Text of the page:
Meanwhile leading figures in the Remain camp dare not admit to any fondness for either Europe or the EU. Their eurosceptic tone emphasises UK membership as a marriage of convenience, to be justified by considerations of UK interests alone. This makes plenty of sense as a pitch to a population that overwhelmingly dislikes the institutions of the EU and who identify with Britain or one of the home nations much more than they think of themselves as European.

For the large majority of people in the UK pretty much the only substantial reason for voting Remain is economic. “Project Fear” is not only the obvious strategy for the Remain campaign, it is pretty much the only possible one that could secure them victory. The main reason why the polls are suggesting the outcome of this referendum will be close is that the public are not yet convinced the economy will suffer, and in particular that they personally would be worse off, if we left.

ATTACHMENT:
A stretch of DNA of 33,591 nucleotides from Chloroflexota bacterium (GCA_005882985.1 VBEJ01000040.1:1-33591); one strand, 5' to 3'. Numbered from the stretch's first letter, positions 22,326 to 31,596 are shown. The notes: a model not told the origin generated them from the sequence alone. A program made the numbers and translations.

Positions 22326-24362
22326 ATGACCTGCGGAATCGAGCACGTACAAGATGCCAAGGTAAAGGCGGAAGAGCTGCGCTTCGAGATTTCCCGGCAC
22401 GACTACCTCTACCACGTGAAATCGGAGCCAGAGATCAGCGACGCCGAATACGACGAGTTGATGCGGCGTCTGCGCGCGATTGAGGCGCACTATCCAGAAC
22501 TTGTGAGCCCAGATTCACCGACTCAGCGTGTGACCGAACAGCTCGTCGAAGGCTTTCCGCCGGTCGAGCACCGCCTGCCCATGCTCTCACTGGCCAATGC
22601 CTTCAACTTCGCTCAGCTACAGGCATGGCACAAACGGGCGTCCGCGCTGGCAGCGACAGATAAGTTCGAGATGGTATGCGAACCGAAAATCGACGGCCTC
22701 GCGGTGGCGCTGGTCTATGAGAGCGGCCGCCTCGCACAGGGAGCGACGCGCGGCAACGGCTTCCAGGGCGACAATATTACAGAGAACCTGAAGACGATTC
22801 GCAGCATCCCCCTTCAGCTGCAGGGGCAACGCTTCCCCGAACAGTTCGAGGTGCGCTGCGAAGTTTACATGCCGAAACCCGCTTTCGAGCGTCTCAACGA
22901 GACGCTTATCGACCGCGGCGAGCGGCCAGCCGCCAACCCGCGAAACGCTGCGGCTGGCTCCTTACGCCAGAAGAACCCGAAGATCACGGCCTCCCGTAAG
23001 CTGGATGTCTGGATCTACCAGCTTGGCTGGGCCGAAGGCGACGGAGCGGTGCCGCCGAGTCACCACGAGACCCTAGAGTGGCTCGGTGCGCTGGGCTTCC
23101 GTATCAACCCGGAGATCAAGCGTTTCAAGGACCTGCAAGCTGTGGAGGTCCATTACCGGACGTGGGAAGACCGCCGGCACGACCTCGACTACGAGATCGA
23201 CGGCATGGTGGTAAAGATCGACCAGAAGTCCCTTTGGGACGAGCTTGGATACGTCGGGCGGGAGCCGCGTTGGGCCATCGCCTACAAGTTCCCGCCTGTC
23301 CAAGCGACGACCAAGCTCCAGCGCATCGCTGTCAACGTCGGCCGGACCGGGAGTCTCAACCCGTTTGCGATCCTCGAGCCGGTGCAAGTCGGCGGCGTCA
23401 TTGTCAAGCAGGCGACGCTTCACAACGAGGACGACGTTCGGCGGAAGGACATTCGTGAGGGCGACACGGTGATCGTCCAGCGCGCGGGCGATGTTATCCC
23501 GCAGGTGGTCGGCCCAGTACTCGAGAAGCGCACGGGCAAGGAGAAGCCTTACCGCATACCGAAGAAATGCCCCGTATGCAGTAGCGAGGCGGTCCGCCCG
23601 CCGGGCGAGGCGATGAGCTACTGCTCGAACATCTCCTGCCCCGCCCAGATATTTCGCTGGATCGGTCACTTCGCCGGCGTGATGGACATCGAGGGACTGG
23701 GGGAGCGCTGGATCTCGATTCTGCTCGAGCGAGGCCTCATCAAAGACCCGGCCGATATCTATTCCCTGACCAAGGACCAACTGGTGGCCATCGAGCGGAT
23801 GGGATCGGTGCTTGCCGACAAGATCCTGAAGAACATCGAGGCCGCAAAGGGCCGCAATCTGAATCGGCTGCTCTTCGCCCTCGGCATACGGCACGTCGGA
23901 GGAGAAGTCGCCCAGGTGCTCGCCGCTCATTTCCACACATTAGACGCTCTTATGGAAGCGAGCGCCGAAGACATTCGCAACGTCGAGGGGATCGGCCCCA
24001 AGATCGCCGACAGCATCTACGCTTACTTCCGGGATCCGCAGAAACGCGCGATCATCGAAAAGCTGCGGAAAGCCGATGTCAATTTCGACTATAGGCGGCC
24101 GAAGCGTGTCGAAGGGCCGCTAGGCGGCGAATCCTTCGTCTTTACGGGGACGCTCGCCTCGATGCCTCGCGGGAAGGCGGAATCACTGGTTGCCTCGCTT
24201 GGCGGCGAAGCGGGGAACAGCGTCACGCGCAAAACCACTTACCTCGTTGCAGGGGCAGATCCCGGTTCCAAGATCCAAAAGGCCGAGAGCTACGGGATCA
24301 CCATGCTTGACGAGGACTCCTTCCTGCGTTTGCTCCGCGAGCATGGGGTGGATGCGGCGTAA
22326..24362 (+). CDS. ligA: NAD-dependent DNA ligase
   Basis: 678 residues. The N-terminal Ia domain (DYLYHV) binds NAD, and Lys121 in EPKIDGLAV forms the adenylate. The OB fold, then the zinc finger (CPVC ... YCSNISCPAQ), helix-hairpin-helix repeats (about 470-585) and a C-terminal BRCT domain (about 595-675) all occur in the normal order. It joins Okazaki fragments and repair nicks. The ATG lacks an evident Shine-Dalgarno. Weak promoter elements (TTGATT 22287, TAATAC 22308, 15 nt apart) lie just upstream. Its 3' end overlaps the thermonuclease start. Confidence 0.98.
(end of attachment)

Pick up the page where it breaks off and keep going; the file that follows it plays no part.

Continue reading What is going on in the EU referendum? Some comments based on opinion poll evidence

Updated combined EU Referendum Forecast

by Stephen Fisher and Rosalind Shorrocks.

We offer our condolences to the family and friends of Jo Cox MP. We hope that it is not disrespectful of us to post this updated forecast now that the official campaigns have resumed.

Remain % share Leave % share Probability Remain wins
Betting markets 52.0 48.0 66.5
Prediction markets 65.6
Citizen forecasts  52.0  48.0 62.1
Expert forecasts 55.1 44.9  62.0
Volunteer forecasts 54.3 45.7 71.3
Polls 48.5 51.5 46.0
Poll based models 50.5 49.5 55.0
Non-poll based models 55.6 44.4
Combined forecast (mean) 52.6 47.4 62.3

(Individual forecasts collected on 18th June 2016.)

METHODOLOGY Continue reading Updated combined EU Referendum Forecast

Forecast update for the Historical Referendums and Polls based method